Ingrid’s win this weekend currently ties her with Leg 1 winner Piggy French (GBR) in the overall standings, both with 30 points. For full rankings, click here. There’s still a lot left in this ERM season, and next we look to Arville, June 23 & 24. As always, you can watch all the action for free at eventridersmasters.tv.

Event Rider Masters @ WiesbadenWebsiteResults, Season Rankings 

 

 

Sport Horse Nation Spotlight: Training Talent Ready to Move Up

In the market for a new four-legged partner? You may find your unicorn on our sister site, Sport Horse Nation. To help with the search, we’re going to feature a selection of current listings here on EN each week. We include the ad copy provided; click the links for videos, pricing and contact information.

A little experience goes a long way, and the horses featured in this week’s Spotlight have already proven themselves at Training level. They have their eyes on the Preliminary start box and are waiting for the right rider to join their big adventure.

Goldriverdancer. Photo via Sport Horse Nation.

Athletic Eventing TB Mare with Upper Level Potential

Beautiful and athletic 10 year old chestnut tb mare with upper level potential, JC reg. Goldriverdancer. Dancer is a talented and compact athlete (15.3hh) but do not let her size fool you. Currently competing at training level eventing (3’3”) and schooling preliminary (3’6”) with talent for more. Dancer runs all three phases in a snaffle and is not mareish. She is a scopey jumper and would cross over nicely into the jumper ring! Lovely movement and plenty of aptitude and bravery for eventing.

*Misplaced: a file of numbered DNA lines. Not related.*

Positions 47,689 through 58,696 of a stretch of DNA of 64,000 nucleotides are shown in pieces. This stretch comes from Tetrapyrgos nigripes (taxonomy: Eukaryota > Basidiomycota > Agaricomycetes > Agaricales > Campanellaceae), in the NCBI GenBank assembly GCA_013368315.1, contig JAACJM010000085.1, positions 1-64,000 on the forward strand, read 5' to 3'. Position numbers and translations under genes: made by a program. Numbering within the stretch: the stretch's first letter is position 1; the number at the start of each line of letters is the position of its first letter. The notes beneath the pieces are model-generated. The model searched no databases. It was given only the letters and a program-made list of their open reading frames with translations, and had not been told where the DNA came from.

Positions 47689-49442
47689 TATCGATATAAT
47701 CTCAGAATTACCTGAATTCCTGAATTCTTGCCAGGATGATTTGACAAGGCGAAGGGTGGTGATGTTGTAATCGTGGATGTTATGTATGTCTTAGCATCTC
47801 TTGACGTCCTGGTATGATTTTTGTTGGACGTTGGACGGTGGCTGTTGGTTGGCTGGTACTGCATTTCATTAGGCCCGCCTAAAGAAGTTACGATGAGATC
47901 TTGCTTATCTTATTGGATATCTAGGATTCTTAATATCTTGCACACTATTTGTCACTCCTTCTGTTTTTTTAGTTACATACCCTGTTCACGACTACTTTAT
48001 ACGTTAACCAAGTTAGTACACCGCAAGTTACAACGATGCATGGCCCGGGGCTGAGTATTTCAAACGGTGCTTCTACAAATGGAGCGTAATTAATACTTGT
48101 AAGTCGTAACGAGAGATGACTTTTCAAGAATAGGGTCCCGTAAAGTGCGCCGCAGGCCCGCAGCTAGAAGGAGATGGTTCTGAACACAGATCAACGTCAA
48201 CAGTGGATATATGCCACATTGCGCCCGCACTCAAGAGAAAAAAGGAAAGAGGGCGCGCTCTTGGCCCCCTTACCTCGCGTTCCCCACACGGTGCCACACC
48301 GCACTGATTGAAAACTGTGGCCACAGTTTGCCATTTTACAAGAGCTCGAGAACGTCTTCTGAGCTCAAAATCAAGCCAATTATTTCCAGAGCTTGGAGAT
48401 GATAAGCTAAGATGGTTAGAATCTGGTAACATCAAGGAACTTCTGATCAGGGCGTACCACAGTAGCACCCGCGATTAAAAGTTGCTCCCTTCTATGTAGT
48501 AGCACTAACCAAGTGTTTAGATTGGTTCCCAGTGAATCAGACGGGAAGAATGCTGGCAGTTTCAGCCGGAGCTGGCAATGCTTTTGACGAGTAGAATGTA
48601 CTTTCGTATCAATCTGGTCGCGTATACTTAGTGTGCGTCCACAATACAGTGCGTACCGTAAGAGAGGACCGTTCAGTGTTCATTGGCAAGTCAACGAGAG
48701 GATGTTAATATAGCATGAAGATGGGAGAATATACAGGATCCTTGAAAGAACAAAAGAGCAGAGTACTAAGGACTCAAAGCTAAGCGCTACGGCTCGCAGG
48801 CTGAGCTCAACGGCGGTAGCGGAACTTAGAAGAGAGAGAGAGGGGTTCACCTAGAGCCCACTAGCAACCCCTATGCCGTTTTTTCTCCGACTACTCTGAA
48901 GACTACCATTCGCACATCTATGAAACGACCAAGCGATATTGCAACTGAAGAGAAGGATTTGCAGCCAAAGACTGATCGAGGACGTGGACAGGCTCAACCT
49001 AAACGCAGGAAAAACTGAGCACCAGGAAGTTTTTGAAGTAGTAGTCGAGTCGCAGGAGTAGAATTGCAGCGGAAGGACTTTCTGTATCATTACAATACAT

Clips, hauls, bathes, good for farrier. Dancer may not be suitable for a beginner as she can be sensitive, but perfect for the young rider on a budget or an adult amateur looking to move up. Owner would prefer to keep her but finances force the sale. Price will increase with training and show progress. A fabulous opportunity to purchase a talented athlete to take you to the top! Located in California.